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One Mancession Later, Are Women Really Victors in the New Economy?
Six years ago, the housing bubble imploded, igniting the recession. Construction and manufacturing soon crumbled, taking jobs mostly held by men down with them. Not long after, AEI’s Mark J. Perry referred to the “mancession” when testifying before Congress, and hand-wringing trend pieces, worrying that men would experience a permanent slump in employment and wages, began to appear.
From The Nation:
The apotheosis of this genre, Hanna Rosin’s “The End of Men,” appeared in The Atlantic in the summer of 2010, going one step further to suggest that an “unprecedented role reversal [was] now under way.” What if, Rosin asked, women are better suited to today’s economy? What if the mancession presages a new economy in which women’s skills and talents are prized over men’s, and men’s economic prospects never recover? (To see how this trope lives on, just watch the trailers for ABC’s now-defunct show Work It in which two out-of-work—male—mechanics resorted to dressing in drag to score jobs.)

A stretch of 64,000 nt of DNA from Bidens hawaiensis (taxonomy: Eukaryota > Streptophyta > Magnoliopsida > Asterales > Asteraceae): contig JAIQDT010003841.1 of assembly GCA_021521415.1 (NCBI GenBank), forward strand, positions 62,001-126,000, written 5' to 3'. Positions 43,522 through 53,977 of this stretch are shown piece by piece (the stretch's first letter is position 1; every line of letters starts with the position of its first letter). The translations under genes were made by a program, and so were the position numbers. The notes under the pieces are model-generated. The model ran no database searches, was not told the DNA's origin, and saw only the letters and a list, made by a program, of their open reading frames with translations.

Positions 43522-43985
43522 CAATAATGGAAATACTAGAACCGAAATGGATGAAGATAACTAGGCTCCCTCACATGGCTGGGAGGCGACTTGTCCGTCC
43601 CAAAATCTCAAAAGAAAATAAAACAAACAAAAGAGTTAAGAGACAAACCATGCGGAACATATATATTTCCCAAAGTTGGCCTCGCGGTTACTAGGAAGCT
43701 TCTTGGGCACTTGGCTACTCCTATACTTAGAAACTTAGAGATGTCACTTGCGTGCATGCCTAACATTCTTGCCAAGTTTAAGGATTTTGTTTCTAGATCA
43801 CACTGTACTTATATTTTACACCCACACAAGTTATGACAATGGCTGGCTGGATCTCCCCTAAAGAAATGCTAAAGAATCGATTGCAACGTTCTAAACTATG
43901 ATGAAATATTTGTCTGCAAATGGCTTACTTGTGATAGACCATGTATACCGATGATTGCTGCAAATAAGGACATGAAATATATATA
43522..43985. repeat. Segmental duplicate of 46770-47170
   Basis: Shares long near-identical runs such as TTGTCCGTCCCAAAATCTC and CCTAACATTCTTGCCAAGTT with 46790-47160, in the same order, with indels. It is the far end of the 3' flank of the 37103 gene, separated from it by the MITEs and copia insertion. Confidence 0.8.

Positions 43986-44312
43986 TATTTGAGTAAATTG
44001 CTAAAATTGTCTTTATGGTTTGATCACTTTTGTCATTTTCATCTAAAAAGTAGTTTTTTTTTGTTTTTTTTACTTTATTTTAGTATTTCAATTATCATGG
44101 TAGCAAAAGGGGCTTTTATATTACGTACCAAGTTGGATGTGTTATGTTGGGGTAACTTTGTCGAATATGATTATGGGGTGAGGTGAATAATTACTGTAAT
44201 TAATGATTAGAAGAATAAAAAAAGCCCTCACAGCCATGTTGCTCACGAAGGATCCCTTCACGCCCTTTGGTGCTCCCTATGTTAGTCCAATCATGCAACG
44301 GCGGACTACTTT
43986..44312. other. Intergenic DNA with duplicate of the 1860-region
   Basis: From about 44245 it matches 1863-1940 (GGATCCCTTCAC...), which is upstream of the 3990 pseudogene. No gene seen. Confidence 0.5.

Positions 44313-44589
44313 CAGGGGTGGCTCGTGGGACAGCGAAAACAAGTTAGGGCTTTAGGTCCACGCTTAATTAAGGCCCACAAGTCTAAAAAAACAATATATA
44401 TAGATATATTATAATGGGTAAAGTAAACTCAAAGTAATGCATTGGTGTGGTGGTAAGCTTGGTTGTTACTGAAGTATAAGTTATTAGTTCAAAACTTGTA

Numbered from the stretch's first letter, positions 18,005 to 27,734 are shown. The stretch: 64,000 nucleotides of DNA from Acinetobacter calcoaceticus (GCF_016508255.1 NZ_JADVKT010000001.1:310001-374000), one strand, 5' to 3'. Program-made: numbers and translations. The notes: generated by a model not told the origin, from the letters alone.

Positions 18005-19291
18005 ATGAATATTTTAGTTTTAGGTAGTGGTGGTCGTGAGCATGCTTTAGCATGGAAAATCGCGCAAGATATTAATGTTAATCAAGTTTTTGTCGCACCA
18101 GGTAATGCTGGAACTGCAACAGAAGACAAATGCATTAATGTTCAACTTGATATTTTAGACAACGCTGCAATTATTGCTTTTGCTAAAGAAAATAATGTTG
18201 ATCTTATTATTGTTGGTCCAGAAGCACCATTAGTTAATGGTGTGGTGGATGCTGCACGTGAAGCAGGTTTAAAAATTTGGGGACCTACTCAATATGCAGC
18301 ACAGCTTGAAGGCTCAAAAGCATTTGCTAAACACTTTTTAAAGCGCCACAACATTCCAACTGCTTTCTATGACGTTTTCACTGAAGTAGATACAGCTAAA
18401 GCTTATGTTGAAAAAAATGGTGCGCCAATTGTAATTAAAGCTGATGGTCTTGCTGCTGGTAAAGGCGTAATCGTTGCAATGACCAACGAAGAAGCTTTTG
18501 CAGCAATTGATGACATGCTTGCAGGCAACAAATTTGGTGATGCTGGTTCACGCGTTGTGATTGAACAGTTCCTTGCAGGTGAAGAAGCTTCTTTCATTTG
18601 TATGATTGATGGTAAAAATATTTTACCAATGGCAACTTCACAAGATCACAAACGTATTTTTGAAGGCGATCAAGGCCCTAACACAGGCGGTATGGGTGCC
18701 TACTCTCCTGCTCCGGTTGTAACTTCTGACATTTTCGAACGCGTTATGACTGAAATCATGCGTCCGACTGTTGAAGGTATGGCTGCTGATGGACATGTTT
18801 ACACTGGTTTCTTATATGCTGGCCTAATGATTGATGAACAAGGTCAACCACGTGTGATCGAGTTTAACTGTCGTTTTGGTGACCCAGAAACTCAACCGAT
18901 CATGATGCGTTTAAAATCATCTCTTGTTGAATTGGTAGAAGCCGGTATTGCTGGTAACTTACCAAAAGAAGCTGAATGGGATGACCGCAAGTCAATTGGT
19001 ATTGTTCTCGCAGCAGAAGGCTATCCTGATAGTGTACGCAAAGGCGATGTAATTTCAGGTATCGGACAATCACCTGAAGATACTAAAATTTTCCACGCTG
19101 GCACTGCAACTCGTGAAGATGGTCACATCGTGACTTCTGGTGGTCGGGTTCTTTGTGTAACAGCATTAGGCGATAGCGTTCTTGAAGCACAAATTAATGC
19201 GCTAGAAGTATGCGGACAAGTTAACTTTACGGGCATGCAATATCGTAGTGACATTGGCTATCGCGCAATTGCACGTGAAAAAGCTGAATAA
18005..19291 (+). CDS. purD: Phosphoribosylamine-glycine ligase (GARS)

Women make up almost half of the workforce today, up from about thirty percent in 1940. We hold over half of middle management jobs. More women than men are employed in growing industries like healthcare and retail sales. Shortly after Rosin’s article appeared, a study found that young, urban, childless women make more than similar men do.
But anyone who declares that women have “won” the new economy is premature at best. Women may be over-represented in growing sectors, but those jobs pay poorly, offer few benefits, come with grudging work and provide little opportunity for advancement. The edge on wages experienced by young women evaporates as they progress in their careers. When women do get to middle management, they’re paid less than men and they struggle to advance much further up the ladder. And women with children are left far behind.